BOOK REVIEW: Fury, by Henry Kuttner

Publisher: Gollancz

Series: Standalone

Genre: Dystopian SF

Pages: 212

Publication Date: 10/01/2019 (originally 1950)

Verdict: 4/5

Earth is gone, and the remnants of the human race have retreated to Venus.

Confined to domed cities beneath the Venusian oceans and ruled over by genetically enhanced Immortals, humanity is trapped in a state of decline. Stagnation.

Sam Reed was born an Immortal, though he doesn’t know it. But when he finds out the truth, he decides to walk a dark path of vengeance against his misbegotten family. The choices he make will determine the fate not only of the Immortals, but of humanity itself . . .

Fury is the first in a new series of Golden Age Masterworks, with almost a dozen set for release in the first half of 2019. If Fury is anything to go by, we’re all in for a treat.

First I’d like to make a small disclaimer: The science in this book is wrong. Like, really wrong. But it’s almost seventy years’ old, so what can you expect? This is an unavoidable problem with reading the classics, so t has no bearing on my enjoyment of what is, frankly, a stunning book. But it’s something to bear in mind when people walk around Venus without protection.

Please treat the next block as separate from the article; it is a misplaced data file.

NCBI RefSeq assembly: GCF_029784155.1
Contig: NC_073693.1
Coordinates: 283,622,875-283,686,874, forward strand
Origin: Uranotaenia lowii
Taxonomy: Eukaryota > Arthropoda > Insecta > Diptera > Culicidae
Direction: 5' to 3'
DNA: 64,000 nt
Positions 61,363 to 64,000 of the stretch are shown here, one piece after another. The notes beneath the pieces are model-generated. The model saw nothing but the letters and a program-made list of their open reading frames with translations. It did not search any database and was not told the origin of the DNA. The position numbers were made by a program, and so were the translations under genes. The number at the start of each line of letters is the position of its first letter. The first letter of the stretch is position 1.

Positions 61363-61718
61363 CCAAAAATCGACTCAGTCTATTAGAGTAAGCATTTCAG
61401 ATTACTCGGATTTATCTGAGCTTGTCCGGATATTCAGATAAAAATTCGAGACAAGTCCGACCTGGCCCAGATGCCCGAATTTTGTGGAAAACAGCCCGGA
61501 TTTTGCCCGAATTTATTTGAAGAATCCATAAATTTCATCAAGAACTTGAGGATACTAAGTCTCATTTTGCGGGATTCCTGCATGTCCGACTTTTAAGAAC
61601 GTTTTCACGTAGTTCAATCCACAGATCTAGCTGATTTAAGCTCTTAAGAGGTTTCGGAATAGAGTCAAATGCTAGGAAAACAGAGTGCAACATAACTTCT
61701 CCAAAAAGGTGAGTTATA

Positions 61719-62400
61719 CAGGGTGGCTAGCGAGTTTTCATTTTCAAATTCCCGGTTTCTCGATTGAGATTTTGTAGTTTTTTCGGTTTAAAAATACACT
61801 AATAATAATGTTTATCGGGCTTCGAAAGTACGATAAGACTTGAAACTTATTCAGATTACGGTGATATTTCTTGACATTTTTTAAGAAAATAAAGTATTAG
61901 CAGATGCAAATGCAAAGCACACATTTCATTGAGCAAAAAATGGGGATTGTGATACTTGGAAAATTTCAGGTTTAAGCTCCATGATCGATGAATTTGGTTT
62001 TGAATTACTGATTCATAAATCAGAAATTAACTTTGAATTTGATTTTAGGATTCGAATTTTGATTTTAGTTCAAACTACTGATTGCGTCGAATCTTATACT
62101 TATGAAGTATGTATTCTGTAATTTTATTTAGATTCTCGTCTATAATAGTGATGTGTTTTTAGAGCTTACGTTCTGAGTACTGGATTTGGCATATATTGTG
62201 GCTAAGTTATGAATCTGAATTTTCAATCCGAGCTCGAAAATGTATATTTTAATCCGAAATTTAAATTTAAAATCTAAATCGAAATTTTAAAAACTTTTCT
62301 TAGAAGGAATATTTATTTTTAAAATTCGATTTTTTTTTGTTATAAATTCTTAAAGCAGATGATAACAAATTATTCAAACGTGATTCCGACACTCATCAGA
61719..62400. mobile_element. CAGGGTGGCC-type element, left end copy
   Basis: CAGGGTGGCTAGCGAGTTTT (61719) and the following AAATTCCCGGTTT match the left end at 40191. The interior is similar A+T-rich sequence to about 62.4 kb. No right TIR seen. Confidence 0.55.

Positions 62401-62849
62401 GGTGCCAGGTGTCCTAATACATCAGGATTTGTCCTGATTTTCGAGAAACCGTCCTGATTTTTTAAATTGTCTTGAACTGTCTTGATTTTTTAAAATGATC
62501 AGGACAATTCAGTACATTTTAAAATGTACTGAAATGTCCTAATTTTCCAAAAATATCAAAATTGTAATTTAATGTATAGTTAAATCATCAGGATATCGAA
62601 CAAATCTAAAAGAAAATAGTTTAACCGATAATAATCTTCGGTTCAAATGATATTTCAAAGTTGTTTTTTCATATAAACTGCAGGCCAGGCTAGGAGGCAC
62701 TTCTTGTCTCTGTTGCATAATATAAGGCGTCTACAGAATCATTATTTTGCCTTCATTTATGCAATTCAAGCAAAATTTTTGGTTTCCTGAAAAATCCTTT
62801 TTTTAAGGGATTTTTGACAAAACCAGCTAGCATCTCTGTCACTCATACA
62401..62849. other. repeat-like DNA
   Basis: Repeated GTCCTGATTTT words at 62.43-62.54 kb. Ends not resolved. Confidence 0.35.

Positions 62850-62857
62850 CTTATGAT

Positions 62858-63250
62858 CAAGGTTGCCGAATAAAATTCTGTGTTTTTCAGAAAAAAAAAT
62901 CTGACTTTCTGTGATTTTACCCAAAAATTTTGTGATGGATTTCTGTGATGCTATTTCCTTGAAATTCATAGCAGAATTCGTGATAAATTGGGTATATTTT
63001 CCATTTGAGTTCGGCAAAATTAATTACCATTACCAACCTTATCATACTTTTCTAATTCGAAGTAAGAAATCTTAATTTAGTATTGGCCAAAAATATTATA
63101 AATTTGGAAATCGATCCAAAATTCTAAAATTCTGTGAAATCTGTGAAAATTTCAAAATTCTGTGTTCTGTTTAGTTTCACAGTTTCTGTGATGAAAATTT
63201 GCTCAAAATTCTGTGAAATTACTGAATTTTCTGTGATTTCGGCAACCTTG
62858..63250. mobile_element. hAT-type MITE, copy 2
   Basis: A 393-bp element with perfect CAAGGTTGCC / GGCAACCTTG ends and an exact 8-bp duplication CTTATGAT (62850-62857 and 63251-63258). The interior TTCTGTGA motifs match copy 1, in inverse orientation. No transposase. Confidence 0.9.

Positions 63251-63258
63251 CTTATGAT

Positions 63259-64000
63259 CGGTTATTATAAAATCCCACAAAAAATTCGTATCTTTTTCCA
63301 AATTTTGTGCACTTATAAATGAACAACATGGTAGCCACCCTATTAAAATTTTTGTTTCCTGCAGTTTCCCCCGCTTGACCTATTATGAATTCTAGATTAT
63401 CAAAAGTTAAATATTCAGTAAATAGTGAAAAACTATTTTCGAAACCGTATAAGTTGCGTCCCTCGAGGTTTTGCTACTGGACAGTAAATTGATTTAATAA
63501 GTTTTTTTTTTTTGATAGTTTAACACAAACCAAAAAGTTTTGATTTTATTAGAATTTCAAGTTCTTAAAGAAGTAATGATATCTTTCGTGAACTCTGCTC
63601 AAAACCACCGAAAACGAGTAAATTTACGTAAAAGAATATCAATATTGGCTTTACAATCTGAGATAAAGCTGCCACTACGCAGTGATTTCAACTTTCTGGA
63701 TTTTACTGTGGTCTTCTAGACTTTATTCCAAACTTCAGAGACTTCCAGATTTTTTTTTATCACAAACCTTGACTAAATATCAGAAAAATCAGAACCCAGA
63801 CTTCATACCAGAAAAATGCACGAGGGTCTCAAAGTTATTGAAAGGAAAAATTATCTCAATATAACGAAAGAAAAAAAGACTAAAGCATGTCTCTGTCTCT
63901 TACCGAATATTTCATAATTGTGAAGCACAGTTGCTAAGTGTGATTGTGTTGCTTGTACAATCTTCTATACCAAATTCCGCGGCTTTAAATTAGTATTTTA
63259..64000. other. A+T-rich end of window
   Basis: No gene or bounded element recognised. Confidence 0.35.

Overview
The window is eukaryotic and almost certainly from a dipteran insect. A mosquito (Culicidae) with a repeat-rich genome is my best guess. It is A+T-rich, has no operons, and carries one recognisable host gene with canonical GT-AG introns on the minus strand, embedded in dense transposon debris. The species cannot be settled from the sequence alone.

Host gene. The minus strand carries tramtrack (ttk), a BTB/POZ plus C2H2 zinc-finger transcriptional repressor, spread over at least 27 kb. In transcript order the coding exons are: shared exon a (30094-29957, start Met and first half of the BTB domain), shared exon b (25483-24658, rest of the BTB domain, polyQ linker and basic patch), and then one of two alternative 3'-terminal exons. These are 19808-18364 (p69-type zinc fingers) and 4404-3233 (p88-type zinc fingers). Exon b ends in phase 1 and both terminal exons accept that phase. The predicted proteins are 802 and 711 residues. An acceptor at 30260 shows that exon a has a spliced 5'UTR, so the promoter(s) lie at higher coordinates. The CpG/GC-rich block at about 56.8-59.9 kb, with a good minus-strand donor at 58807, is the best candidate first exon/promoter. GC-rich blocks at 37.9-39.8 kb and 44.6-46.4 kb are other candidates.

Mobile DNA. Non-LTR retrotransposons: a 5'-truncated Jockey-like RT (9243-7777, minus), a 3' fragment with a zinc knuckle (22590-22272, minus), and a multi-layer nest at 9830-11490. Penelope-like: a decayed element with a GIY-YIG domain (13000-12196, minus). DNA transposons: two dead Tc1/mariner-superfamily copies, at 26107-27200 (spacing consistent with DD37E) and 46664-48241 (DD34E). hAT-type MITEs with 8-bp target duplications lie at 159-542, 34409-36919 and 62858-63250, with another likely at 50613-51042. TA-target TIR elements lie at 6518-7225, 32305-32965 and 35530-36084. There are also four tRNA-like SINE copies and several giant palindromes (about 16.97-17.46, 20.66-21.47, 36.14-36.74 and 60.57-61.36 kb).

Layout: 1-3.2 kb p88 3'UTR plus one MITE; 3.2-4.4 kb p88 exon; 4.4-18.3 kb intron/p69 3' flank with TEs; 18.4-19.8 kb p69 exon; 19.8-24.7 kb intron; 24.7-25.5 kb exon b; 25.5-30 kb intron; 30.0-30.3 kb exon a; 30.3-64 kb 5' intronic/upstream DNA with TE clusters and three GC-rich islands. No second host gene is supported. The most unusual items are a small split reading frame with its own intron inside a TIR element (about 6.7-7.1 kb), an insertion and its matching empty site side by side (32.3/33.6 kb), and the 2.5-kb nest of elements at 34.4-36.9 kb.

From the opening act – the mutilation of  a newborn child – Fury is an unrelentingly brutal book. To live under the rule of the Immortals is to live without hope, unless you can get your hands on Dream-Dust that is. Even when things get better for Sam in the third act, everyone around him suffers for his benefit. Here is a man willing to sacrifice hundreds of lives it will get him what he wants.

Hardly a relatable protagonist, Sam is nevertheless a captivating character. From downtrodden scam artist to nascent despot, there is no point where you don’t want to know what happens to him next. His underdog spirit gives way to a lust for power, but he always stays just the right side of the line between anti-hero and villain.

Like so many books from the period, Fury is a short read, but crams plenty of worldbuilding and story into its meagre page count. There are mysteries, certainly. The exact fate of the earth is not explicit, though strongly hinted to have died in an atomic haze. But everything you need to know to understand Sam Reed and his plans is right there. Waiting to be read.

It may have aged, but Fury has done so like cheese. or a fine wine. You could do a lot worse than setting aside a day to read it.

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